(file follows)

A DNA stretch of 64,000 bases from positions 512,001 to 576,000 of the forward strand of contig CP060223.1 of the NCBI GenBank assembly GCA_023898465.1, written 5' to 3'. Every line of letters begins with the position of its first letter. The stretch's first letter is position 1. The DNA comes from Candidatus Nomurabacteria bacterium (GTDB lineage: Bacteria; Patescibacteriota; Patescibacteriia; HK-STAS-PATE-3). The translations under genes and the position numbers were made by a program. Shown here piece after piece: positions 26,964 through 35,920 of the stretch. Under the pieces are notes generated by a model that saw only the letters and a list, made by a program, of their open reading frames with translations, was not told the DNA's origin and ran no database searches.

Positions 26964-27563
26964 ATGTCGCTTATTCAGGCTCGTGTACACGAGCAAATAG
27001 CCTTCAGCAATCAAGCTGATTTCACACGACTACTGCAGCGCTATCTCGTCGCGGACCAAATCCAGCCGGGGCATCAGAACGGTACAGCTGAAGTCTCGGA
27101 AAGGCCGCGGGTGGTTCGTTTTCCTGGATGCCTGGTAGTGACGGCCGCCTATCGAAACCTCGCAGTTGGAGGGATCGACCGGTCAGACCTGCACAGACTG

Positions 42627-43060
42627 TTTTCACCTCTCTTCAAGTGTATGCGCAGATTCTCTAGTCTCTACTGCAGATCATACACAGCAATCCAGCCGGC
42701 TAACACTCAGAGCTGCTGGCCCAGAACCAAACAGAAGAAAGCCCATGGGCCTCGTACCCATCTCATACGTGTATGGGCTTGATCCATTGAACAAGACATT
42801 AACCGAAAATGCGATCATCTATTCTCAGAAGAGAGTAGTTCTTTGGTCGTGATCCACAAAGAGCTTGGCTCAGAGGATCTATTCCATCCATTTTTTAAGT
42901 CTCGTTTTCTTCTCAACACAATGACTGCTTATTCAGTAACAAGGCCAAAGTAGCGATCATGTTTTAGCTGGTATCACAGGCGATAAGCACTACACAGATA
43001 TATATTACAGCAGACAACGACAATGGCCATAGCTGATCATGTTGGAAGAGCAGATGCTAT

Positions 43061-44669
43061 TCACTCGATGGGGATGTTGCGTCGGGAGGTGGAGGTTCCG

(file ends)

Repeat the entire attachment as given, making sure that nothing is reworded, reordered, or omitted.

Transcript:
A DNA stretch of 64,000 bases from positions 512,001 to 576,000 of the forward strand of contig CP060223.1 of the NCBI GenBank assembly GCA_023898465.1, written 5' to 3'. Every line of letters begins with the position of its first letter. The stretch's first letter is position 1. The DNA comes from Candidatus Nomurabacteria bacterium (GTDB lineage: Bacteria; Patescibacteriota; Patescibacteriia; HK-STAS-PATE-3). The translations under genes and the position numbers were made by a program. Shown here piece after piece: positions 26,964 through 35,920 of the stretch. Under the pieces are notes generated by a model that saw only the letters and a list, made by a program, of their open reading frames with translations, was not told the DNA's origin and ran no database searches.

Positions 26964-27563
26964 ATGTCGCTTATTCAGGCTCGTGTACACGAGCAAATAG
27001 CCTTCAGCAATCAAGCTGATTTCACACGACTACTGCAGCGCTATCTCGTCGCGGACCAAATCCAGCCGGGGCATCAGAACGGTACAGCTGAAGTCTCGGA
27101 AAGGCCGCGGGTGGTTCGTTTTCCTGGATGCCTGGTAGTGACGGCCGCCTATCGAAACCTCGCAGTTGGAGGGATCGACCGGTCAGACCTGCACAGACTG

Positions 42627-43060
42627 TTTTCACCTCTCTTCAAGTGTATGCGCAGATTCTCTAGTCTCTACTGCAGATCATACACAGCAATCCAGCCGGC
42701 TAACACTCAGAGCTGCTGGCCCAGAACCAAACAGAAGAAAGCCCATGGGCCTCGTACCCATCTCATACGTGTATGGGCTTGATCCATTGAACAAGACATT
42801 AACCGAAAATGCGATCATCTATTCTCAGAAGAGAGTAGTTCTTTGGTCGTGATCCACAAAGAGCTTGGCTCAGAGGATCTATTCCATCCATTTTTTAAGT
42901 CTCGTTTTCTTCTCAACACAATGACTGCTTATTCAGTAACAAGGCCAAAGTAGCGATCATGTTTTAGCTGGTATCACAGGCGATAAGCACTACACAGATA
43001 TATATTACAGCAGACAACGACAATGGCCATAGCTGATCATGTTGGAAGAGCAGATGCTAT

Positions 43061-44669
43061 TCACTCGATGGGGATGTTGCGTCGGGAGGTGGAGGTTCCG